A recent survey of nearly 1,000 education professionals shows several barriers preventing effective use of edtech in the classroom. Although 67 percent of respondents identified learning technology as a key means of increasing student engagement, 41 percent of administrators cited budgetary issues as the main reason they don’t have more teaching resources – such as EdTech – and training in their district.
However, since today’s K-12 EdTech tools are so abundant, it can be difficult knowing which ones to invest in: Cutting-edge computing or data-driven instruction? What about adaptive learning, 3D printers, interactive displays and whiteboards, or robotics?
Consider the following tips before taking the edtech investing plunge:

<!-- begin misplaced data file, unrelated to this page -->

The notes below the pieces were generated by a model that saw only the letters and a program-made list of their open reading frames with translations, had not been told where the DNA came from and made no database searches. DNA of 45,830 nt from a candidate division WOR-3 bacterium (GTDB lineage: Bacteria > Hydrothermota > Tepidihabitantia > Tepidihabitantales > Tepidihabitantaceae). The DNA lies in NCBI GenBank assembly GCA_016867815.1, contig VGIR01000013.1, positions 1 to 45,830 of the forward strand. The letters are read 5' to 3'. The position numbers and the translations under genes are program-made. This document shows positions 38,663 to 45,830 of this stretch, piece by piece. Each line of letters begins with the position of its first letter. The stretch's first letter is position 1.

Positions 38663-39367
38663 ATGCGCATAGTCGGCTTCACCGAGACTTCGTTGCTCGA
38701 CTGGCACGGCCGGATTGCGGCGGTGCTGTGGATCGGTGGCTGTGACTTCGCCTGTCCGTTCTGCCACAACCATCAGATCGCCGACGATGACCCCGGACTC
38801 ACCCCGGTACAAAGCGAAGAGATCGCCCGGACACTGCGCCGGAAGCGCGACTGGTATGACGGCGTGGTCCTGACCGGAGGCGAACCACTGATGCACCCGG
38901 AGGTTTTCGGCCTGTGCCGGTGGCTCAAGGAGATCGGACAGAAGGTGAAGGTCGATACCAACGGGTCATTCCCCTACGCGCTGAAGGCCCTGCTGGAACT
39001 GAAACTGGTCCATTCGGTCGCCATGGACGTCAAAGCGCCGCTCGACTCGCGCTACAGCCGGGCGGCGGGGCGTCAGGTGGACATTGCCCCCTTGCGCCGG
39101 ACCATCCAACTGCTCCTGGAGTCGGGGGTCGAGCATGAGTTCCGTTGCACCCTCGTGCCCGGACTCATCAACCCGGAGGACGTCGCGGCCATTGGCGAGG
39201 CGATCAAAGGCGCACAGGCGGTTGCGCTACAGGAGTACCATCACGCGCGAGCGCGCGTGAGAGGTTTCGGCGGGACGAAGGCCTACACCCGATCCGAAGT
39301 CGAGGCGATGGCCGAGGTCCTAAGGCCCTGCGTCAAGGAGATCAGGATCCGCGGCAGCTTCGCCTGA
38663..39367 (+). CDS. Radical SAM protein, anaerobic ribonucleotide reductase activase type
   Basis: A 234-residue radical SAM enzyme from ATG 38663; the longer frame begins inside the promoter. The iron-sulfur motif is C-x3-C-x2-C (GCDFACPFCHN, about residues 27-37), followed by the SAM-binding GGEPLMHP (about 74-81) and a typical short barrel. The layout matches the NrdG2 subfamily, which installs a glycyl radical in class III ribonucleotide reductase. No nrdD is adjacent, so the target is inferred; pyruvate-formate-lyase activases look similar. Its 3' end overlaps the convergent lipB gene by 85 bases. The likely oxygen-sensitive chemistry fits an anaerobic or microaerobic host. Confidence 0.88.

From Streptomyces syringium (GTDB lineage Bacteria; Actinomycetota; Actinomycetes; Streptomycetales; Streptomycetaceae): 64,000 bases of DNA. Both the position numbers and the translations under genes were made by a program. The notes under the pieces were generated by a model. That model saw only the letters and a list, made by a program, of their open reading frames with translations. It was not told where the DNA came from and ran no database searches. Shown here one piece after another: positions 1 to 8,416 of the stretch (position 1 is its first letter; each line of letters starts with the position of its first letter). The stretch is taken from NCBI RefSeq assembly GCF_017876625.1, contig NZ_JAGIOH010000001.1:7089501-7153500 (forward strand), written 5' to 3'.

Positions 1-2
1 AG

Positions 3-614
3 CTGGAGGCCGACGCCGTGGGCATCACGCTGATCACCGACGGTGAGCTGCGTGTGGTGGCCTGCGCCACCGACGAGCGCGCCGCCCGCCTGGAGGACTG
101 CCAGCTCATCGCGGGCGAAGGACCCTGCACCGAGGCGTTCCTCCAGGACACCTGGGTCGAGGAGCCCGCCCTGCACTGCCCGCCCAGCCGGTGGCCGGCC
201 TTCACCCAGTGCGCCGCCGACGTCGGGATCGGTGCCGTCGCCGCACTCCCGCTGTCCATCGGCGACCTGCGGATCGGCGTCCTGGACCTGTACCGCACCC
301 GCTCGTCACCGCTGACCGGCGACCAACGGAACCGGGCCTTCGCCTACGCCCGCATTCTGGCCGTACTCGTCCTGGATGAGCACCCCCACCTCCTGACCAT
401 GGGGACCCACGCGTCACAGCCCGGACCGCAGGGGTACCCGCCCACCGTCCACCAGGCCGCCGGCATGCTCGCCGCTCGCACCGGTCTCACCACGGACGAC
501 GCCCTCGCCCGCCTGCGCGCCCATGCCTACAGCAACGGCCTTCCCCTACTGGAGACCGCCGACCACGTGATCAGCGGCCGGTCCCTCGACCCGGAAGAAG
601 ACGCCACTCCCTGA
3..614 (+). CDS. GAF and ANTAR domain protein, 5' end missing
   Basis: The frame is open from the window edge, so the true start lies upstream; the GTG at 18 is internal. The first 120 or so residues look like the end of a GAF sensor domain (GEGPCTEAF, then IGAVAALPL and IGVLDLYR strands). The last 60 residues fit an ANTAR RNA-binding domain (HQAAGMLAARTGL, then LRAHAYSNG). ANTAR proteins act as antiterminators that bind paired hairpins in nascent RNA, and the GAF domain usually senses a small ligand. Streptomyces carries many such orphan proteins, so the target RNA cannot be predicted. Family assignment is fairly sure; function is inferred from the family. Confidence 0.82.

- Try before buying: Ask vendors to ship you their solutions before you select the best fit for your district/school – it is a critical piece even if teachers and students are out of the classroom
- Map your edtech investment to your district/school educational technology roadmap
- Ensure adequate training will be available so your teachers are comfortable using whatever edtech tool you decide to implement
- Partner with providers that are focused on innovation and dedicated to deepening the learning experience
- Reach out to other school districts to find out what solutions worked best for them and why
- Gather testimonials from students and teachers to measure edtech success – consider an annual survey to find out how your edtech investment has boosted learning success
- Ensure new tech tools will help engage students in creative and innovative ways since doing so will boost their chance of success
- Think about tools that can help get your classroom back-to-school ready and can be used remotely as well